Lessons learned

There is, on one hand, an increased demand for sustainable produce and for cutting-edge technologies in farming. On the other hand, there is a lack of awareness on how to execute these ideas at scale and in a sustainable manner. The ideas collected during our co-creation workshop show that any tech-enabled food production aimed at facilitating environmentally friendly, local food production should involve local communities. By turning the “regular” consumer into a main stakeholder, educator and producer through local farming activities, online applications, collaboration with schools or co-creation methods, we can stimulate new learning opportunities and help develop people’s collective consciousness.

Another important lesson is that there is no need to reinvent the wheel: many existing structures are already built into cities like Amsterdam, meaning that the main challenge is to alter the stream of resources (produce, waste, fertilizers, etc.) on a more local level. This can be supplemented through innovative farming concepts like vertical farms. With the benefit of quality produce, the community seems to be on board.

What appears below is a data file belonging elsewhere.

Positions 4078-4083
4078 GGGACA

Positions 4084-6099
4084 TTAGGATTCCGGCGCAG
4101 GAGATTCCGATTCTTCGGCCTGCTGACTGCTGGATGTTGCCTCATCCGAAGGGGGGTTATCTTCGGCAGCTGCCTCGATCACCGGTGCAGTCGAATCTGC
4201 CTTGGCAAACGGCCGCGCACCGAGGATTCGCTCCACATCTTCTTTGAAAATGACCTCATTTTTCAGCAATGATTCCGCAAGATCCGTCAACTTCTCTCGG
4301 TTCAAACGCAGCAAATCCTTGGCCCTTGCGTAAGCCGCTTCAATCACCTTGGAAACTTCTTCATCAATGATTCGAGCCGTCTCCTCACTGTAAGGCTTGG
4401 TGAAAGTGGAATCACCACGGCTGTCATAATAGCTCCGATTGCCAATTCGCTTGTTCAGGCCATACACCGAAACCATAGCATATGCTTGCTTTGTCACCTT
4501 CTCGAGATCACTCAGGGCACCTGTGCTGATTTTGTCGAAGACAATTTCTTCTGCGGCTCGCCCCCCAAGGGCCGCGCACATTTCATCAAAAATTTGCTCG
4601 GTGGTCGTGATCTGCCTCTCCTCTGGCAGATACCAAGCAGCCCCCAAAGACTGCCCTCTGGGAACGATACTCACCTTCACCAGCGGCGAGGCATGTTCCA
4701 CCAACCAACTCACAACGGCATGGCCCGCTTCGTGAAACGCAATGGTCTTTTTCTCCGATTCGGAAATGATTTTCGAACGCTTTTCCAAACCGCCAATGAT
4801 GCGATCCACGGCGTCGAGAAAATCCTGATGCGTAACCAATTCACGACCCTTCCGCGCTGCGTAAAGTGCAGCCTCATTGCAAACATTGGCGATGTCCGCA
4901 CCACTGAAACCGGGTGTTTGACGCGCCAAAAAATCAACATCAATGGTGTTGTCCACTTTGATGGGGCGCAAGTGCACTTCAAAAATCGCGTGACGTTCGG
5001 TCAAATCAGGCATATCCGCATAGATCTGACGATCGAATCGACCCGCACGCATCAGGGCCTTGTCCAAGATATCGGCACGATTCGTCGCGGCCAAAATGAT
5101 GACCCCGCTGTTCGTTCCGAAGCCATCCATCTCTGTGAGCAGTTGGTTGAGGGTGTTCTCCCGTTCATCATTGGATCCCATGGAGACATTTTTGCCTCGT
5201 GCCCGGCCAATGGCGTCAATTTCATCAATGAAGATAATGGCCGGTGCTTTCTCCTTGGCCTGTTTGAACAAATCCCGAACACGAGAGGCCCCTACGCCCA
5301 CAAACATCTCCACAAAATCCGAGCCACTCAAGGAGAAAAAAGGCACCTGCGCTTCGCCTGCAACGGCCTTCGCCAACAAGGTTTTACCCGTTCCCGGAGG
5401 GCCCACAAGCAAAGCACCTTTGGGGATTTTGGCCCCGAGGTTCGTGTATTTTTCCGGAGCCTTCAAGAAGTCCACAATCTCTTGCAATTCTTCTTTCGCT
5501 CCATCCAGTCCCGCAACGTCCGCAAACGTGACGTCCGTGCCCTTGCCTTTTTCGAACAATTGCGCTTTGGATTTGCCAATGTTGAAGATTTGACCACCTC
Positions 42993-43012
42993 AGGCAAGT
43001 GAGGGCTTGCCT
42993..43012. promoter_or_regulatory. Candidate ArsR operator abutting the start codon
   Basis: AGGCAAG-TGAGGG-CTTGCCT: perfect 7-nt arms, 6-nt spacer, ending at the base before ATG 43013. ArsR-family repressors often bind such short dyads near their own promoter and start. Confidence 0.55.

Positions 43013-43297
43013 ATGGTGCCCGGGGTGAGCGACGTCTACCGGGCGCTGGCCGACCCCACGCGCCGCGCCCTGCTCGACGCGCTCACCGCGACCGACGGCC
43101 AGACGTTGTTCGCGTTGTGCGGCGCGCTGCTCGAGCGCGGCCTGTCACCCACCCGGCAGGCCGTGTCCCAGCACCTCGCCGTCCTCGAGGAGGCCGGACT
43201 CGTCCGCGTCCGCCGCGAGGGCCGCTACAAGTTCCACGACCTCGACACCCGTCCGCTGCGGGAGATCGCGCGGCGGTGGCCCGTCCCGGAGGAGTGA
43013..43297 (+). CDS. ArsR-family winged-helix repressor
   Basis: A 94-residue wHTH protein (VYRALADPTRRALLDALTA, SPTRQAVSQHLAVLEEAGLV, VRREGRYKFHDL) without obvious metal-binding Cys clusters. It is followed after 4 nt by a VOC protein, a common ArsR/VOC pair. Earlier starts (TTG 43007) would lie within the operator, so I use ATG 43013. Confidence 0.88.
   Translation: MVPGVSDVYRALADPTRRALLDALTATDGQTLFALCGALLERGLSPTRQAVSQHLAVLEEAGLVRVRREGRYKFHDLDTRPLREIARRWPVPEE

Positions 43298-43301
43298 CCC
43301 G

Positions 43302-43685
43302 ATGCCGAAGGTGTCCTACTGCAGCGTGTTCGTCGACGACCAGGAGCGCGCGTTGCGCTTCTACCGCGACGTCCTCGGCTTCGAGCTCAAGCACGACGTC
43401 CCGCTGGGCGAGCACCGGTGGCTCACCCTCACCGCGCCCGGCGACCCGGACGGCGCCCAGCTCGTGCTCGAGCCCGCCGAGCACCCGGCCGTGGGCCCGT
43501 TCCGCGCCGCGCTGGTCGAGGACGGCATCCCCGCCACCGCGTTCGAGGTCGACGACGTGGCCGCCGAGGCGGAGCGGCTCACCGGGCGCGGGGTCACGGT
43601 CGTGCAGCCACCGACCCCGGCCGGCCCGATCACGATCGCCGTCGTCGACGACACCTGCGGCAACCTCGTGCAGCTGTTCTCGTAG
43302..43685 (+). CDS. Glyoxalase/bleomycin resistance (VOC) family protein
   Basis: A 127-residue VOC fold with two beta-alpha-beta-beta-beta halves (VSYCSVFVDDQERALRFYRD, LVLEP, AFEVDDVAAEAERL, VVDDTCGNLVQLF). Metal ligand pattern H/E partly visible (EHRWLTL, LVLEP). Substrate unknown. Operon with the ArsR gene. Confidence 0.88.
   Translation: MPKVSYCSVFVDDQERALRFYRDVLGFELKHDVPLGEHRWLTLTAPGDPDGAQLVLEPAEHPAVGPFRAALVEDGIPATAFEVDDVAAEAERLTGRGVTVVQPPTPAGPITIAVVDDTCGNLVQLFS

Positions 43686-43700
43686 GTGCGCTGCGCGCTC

It comes at no surprise that the ideas gathered throughout the workshop do not offer ready-made solutions and strategies for overcoming the environmental issues caused by traditional industrial agriculture. Rather, the workshop aimed to collaboratively stimulate the entrepreneurial and innovative spirit of citizens, consumers and practitioners. Thus, the workshop did not only benefit from the social and tech expertise of those present, but also highlighted the variety of questions that still need to be answered in the search of the 21st century form of sustainable food production.

What is missing to scale-up the vertical farm concept? A viable business plan, technological process or the inclusion of local farmers and consumers?

How can we spread the awareness and educate more consumers (beyond urban spaces) on innovative farming concepts like vertical farming?

Can a food system actually be fully closed and circular?


“Note to self” exercise: Participants wrote learned lessons and new questions on sticky notes / Waag / BY-NC-SA


Related links:

Report by the Ellen MacArthur Foundation: Cities and Circular Economy for Good - Building a food system fit for the 21st century and beyond

Small vertical farm kit for home by Ikea



The next Social Tech Tour dates:

#2: vanPlestik - 3D printing with recycled plastic

#3: 02025 - citizen lead the energy transition

#4: Fairfood - technological solutions for fair supply chains